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Climate clarification Albedo Definition: the extent to which an object reflects light from the sun Range of values: 0 to 1 Impact: high albedo, high reflectance less solar energy absorbed by object. Typical albedo Snow 0.8-0.9 Tundra shrubs 0.2 summer 0.6 snow covered

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Climate clarification

Albedo

Definition: the extent to which an object reflects light from the sun

Range of values: 0 to 1

Impact: high albedo, high reflectance

less solar energy absorbed by object


Typical albedo

Snow 0.8-0.9

Tundra shrubs 0.2 summer

0.6 snow covered

Amazon forest 0.13

Amazon ranchland 0.18

Boreal forest 0.08

Boreal grass 0.2


Feedback loops

Warming will melt sea ice and promote growth of shrubs in the arctic

Puddles and shrubs have lower albedo (reflectance) than ice and tundra

Puddles and shrubs will warm up rather than reflect solar energy

Warm puddles and shrubs will increase ice melt and promote further shrubification


Feedback effects on climate

  • Impact of Deforestation

  • Ranchland has higher albedo

  • 0.18 vs 0.13

  • Surface absorbs less energy

  • Cooling effect

  • Ranchland has much less evaporation

  • Warming effect

  • Net effect

  • WARMING

+- indicates effect of forest

on temperature


Feedback effects on climate

  • Impact of Deforestation

  • Grassland has higher albedo

  • 0.20 vs 0.08

  • Surface absorbs less energy

  • Cooling effect

  • Grassland has slightly less evaporation

  • Warming effect

  • Net effect

  • ?????

+- indicates effect of forest

on temperature


Humans fisheries and tough conservation decisions

Humans, fisheries and tough conservation decisions

A Case study:

Lake Victoria’s Nile perch fishery and cichlid biodiversity


Lake victoria
Lake Victoria

  • Largest lake in Africa (68,800 km2), seventh in the world by volume.

  • Tanzania, Uganda and Kenya all share the lake and its resources, but regulations governing resources are different in each country.

  • Annual catch: 400-500,000 tons bringing in US$250,000-500,000.

  • 2 million people depend directly or indirectly on fishing activities.


European History

1858 “discovered” by John Speke

- sparsely populated region

- subsistence fishery (small native species)

1902 – colonial government links lake to Mombasa

1930 – Europeans had deforested watershed

- planted tea coffee sugar tobacco cotton

- population had exploded

- urban centres provided market for fish

1950 – native tilapia commercially extinct

1951 - English introduce non-native tilapia

1955 – English introduce Nile Perch


Fishing history – the early days

Ngege

Catfish

Haplochromines


Impacts of Nile perch

1955 – introduced to Lake Victoria

1969-70 Haplochromines 83% biomass

Nile perch 0.05%

1980’s Nile Perch 80% biomass

Haplochromines <1%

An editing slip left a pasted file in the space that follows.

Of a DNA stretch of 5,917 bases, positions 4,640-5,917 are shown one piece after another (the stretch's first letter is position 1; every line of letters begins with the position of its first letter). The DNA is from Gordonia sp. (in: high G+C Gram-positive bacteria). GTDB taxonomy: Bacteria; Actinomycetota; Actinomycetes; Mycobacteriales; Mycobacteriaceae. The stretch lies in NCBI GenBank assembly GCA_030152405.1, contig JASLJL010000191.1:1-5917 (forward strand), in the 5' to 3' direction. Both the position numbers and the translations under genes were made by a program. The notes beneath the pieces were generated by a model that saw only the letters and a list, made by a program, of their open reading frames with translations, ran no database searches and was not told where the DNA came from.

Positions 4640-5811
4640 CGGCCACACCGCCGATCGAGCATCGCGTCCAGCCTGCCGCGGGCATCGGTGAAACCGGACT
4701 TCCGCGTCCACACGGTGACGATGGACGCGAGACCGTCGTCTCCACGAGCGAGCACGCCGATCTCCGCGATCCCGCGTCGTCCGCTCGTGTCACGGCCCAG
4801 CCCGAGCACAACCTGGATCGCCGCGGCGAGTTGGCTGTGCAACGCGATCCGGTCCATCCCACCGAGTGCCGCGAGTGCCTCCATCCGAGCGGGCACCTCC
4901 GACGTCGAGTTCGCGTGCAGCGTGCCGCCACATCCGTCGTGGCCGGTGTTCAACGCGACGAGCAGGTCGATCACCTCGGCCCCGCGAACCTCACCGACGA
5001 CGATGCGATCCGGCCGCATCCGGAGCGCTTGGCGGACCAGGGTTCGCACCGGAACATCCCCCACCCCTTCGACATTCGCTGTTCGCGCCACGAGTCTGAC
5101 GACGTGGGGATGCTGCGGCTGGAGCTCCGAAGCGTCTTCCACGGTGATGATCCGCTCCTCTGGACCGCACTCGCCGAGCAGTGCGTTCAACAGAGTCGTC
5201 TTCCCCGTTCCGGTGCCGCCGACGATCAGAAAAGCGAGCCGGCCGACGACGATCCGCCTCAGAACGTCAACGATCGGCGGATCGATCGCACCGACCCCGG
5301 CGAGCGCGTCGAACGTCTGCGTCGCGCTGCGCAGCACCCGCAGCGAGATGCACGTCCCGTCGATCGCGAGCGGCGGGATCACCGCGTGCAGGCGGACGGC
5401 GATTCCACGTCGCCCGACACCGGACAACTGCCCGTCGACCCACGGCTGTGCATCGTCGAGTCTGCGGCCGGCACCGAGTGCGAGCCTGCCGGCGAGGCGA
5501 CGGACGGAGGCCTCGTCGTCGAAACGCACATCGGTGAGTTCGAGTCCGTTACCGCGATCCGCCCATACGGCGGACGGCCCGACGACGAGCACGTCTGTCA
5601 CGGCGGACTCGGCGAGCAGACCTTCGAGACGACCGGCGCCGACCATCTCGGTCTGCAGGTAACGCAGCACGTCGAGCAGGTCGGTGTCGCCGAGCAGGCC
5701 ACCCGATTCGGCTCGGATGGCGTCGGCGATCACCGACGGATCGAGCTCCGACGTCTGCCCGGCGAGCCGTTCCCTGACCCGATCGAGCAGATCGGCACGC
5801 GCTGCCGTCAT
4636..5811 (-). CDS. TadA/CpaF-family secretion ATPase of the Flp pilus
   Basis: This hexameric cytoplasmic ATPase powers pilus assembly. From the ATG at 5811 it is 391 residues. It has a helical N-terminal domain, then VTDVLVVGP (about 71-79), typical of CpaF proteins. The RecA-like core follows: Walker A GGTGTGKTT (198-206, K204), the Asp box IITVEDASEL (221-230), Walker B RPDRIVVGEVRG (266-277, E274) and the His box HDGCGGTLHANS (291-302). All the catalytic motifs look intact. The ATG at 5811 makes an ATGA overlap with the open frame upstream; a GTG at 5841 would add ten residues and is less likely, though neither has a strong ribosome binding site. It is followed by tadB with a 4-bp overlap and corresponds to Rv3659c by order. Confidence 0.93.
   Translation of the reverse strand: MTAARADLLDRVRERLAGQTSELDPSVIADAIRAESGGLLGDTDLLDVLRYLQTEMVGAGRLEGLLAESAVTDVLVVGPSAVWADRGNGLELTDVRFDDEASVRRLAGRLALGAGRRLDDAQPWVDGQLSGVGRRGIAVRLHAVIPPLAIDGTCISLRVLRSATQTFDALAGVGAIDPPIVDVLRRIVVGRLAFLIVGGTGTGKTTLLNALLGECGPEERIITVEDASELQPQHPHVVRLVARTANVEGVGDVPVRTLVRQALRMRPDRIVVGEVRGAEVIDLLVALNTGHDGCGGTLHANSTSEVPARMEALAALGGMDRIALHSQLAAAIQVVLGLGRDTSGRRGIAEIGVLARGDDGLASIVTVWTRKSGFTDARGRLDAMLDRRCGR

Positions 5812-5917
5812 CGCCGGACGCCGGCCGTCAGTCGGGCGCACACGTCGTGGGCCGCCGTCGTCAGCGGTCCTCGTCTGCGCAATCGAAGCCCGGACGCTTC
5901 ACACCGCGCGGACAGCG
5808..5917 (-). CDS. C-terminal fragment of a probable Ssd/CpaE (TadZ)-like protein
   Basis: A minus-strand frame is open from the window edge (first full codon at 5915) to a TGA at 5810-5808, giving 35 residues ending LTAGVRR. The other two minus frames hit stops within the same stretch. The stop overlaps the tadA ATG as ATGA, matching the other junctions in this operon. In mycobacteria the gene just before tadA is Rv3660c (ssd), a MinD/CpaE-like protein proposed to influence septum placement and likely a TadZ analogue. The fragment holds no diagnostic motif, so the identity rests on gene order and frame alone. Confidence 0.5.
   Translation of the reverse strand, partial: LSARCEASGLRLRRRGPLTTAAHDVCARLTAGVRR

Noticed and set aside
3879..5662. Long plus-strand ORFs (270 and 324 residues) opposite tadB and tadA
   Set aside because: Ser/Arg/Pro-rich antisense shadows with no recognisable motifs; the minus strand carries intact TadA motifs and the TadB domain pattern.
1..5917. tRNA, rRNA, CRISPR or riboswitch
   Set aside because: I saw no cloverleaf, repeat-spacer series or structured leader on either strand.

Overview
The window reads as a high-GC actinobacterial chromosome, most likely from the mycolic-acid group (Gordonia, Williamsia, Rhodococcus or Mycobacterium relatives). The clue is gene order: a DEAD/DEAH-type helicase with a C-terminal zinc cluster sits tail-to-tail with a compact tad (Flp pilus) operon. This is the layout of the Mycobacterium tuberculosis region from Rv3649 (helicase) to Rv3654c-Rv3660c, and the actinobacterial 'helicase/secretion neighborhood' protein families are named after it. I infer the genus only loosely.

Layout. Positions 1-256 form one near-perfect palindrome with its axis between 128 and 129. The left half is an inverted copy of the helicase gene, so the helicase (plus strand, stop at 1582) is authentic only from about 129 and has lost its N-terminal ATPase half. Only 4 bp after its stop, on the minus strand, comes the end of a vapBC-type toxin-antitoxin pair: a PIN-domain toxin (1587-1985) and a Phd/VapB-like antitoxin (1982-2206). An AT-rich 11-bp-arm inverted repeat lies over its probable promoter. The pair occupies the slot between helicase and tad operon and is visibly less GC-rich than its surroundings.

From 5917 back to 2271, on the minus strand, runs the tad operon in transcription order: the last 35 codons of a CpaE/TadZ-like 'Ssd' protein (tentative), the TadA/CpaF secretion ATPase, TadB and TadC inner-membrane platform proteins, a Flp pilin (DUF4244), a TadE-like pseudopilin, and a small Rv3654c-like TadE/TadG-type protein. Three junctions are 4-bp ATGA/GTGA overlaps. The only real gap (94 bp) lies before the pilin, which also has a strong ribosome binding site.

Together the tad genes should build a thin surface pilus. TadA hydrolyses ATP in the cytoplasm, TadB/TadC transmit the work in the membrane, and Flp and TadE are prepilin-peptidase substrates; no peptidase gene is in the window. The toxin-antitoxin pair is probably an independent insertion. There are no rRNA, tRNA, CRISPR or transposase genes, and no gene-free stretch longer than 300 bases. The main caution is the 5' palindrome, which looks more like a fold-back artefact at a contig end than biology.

Massive loss diversity

400+  200 species


Fishing history

– the next 30 years

Decline has continued


Lake victoria summary so far
Lake Victoria – summary so far

  • The local multi-species fishery is now dominated by 3 species and supplies an international market

  • 200 endemic Cichlid species were driven to extinction in 30 years

  • Overfishing, industrial and agricultural pollution, an increasing human population and noxious water weeds, all threaten the sustainability of Lake Victoria.

  • The Nile Perch is being overfished.


What happened next?

Intensive fishing led to a resurgence of native species

Haplochromine cichlids, particularly pelagic species recovered

Three areas acted as refugia

- Wetlands and rocky habitats

- Hypoxic areas

- Satellite lakes


The future?

But current environment is very different

New fauna will differ in richness,

composition and ecosystem function


The sociopolitical context

Award winning documentary by

Hubert Sauper is a tale about

Lake Victoria, humans in the north and south, globalization,

corporate corruptness, and fish.

The following are excerpts

from the film.


If goal is to conserve the remaining cichlid diversity what should conservation biologists do?

Options?


The roundtable
‘The Roundtable’ should conservation biologists do?

The Lake Victoria Fisheries Research project has organised fisheries managers to work on quantifying the fisheries stocks of Lake Victoria and has also managed to bring together scientists from the 3 countries to exchange views and identify gaps in research and recommend how to deal with those gaps.

Planning for the lake’s future (economically and biologically) may proceed with a two-pronged approach:

  • Managing the fisheries to maintain the greatly increased yields and;

    • “The fisheries managers”

  • Conservation of the remaining indigenous species.

    • “The conservation biologists”


Lake Victoria Fisheries Organization (LVFO) comprises stakeholders whose objective is to

“protect and restore the lake”.

Where is the political power?

Whose interests are being protected?

Given the population pressure and the industry/political pressure

what would YOUR conservation strategy be?


Possible avenues for biodiversity conservation stakeholders whose objective is to

Conservation of habitat and biodiversity will only succeed if water quality is improved –

nutrient levels and toxic contamination should be controlled

Stock management strategies linked to rational regulation of fishing effort are needed

Representative habitats in the lake should be conserved with focus on high diversity areas, refugia, satellite lakes and shoreline wetlands

Development of an integrated basin wide plan

- international cooperation is necessary to regulate nutrient influx and fishing pressure


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